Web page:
Editing the book: getting it “righter”

Let me spend a few words on describing what happened once Bitingduck accepted my manuscript. Editor-in-chief, Jay Nadeau, once the contract was signed, asked me to work on some initial revisions. Now, instead of just one set of eyes on the text, I had several. I didn’t feel so alone in the process. A team of us were working together to make the story the best it could be. It’s a happy place, let me tell you.

I went through the two sets of comments she sent, and found that they had read carefully and their suggestions improved the story. I had missed a couple of dramatic opportunities, places where it was possible to include more action to illustrate character more clearly. There were some inconsistencies in character, places where characters were acting in ways they shouldn’t have been.  There were places where characters set down a fork, and it disappears from the table, or run into a wall that shouldn’t be there. Then the run-of-the-mill surface errors. So I set to work.

As I said in an earlier post, I’ve learned to accept criticism, mostly because it’s either that or quit. Plus, I’ve got a lot of learning to do as a writer, even though I’m not so young any more. Good suggestions are a shortcut to some excellent learning. Often, too, I have to grow as a writer just to understand suggestions, let alone make the changes. The process I’ve been through with Bitingduck has been delightfully instructive. I can’t ask for more.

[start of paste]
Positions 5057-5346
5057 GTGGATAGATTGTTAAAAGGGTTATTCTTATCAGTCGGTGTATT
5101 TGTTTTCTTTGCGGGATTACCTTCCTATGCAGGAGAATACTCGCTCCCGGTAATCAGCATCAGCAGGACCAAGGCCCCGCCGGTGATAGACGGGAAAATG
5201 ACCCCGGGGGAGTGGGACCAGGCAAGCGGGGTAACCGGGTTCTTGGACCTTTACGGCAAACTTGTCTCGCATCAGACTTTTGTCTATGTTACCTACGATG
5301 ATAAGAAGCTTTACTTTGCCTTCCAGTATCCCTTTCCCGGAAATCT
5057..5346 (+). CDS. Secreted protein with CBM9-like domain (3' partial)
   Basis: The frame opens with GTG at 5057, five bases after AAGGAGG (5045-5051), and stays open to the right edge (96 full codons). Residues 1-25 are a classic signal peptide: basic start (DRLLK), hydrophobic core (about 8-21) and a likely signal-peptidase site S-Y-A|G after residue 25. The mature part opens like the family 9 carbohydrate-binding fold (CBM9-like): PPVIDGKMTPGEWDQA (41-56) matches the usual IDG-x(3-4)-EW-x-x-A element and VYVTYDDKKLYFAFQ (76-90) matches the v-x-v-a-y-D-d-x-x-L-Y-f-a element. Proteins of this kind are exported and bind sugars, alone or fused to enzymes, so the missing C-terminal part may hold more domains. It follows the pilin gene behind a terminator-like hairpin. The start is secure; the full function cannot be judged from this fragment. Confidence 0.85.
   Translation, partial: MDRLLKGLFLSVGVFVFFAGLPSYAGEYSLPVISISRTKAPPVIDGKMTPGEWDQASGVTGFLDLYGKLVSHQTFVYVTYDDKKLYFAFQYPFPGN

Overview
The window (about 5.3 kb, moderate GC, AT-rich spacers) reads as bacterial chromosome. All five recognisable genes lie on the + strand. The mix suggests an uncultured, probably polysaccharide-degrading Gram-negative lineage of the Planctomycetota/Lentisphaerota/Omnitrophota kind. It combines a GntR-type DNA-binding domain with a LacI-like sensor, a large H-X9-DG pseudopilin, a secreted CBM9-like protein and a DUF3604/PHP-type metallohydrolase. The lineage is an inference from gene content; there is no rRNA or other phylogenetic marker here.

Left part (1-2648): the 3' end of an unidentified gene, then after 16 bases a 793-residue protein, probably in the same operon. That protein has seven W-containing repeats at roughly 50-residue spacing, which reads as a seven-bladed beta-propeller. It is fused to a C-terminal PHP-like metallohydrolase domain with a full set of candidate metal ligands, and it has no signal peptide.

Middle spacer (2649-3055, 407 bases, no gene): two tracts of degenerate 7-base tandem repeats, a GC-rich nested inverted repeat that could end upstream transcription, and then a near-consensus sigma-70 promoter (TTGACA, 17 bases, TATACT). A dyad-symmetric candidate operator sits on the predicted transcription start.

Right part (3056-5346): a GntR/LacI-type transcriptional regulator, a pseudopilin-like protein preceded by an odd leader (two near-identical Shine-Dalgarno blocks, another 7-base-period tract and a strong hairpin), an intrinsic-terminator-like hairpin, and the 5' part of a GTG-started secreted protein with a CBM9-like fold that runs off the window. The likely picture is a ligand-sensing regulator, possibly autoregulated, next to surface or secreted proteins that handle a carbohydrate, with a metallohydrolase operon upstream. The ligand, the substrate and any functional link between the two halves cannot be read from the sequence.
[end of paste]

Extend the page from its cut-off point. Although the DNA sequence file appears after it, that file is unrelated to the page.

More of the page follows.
Anyhow, how did I know these were good criticisms? My standard for a fix is that I should be able to “feel the difference.” In other words, the story should be improved in some kind of tangible way when I rework it. It should feel better, more authentic, more substantial. I really don’t know how to describe this feeling, but it’s palpable. Somehow the story becomes “righter,” if you’ll pardon my lack of grammar. So when I went through the proposed changes, I found that the story did feel “righter,” “tighter,” and “brighter” (hey, I’m a poet and I didn’t even realize it.). The changes worked. And I felt confident that the story was on a better track as a result of the interaction. We’re nearing the end of process, I think. As my daughter would have said when she was younger, “it feeled good.”

About Bill Bunn

Bill’s excited because his second YA novel, Kill Shot, is now available everywhere! Bill Bunn is the author of three books (soon to be four), several essays and articles. He published his first young adult novel, Duck Boy, in October 2012 (bitingduckpress.com). His second book is a collection of grown-up essays and articles titled Hymns of Home, released April 1, 2013 (bitingduckpress.com). In 2003, Moon Canoe, a children’s picture book was published. This book was bought and translated into French by Le Canotier, and released as Canoë Lune (2005). He is currently writing two pages a day to generate the rough draft of his next novel. Bill Bunn lives near Millarville, Alberta, Canada. He and his wife, Linda, take care of three teenagers, two dogs, two cats, and two hives of bees. Bill teaches English at Mount Royal University. https://www.facebook.com/billbunnauthor
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